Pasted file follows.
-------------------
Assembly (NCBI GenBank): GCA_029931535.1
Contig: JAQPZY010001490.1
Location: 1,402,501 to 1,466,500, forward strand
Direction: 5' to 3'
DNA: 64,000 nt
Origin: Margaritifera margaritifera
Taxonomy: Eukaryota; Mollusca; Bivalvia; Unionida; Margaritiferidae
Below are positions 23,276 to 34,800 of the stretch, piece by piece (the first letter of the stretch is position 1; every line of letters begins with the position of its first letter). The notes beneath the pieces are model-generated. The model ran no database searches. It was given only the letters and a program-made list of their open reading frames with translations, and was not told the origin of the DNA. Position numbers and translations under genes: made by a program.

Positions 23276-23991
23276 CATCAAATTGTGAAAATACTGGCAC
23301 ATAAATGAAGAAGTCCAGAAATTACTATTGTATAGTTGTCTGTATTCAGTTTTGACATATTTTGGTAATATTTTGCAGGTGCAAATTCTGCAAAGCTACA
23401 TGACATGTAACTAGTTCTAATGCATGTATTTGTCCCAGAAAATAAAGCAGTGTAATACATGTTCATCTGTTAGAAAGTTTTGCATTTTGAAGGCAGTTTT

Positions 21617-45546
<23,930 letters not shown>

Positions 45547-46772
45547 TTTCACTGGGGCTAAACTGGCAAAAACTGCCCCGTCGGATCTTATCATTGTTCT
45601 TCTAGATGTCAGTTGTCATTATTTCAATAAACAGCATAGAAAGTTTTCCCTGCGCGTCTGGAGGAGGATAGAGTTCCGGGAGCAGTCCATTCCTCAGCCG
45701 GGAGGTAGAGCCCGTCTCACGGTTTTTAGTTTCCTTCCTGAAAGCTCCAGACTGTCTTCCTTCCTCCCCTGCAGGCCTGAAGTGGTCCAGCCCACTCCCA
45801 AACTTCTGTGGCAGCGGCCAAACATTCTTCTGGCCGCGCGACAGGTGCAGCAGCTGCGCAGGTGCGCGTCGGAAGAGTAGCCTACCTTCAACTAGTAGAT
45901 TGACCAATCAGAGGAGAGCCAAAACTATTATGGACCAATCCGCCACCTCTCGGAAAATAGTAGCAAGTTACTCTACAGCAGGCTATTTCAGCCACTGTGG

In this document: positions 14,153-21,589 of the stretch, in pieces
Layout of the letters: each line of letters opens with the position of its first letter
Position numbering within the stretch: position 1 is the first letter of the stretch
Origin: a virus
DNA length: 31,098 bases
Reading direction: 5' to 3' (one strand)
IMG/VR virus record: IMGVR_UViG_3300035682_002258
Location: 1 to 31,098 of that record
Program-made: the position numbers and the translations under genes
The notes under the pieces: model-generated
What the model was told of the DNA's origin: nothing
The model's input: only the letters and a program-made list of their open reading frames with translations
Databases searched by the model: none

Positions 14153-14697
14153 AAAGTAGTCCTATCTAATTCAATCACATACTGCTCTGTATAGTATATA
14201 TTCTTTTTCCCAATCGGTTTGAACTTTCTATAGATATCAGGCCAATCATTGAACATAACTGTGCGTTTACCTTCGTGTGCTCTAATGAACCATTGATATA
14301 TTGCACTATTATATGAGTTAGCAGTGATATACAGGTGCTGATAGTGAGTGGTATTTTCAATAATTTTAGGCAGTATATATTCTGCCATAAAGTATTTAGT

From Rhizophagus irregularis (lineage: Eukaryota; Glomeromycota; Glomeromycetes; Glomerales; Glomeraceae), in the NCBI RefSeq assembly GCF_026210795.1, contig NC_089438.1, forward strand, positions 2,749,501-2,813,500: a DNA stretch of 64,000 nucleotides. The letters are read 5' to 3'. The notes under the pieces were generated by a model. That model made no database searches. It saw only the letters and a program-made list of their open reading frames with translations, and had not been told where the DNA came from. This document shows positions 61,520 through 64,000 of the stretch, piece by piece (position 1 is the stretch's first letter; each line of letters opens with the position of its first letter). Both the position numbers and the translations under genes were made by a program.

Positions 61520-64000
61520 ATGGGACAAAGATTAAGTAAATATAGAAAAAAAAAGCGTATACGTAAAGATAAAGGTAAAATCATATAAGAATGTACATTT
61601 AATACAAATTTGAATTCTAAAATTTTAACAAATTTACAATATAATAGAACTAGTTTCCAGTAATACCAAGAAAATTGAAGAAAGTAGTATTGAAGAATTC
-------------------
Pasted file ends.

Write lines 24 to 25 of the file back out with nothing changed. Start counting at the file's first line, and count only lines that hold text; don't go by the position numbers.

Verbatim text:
Origin: a virus
DNA length: 31,098 bases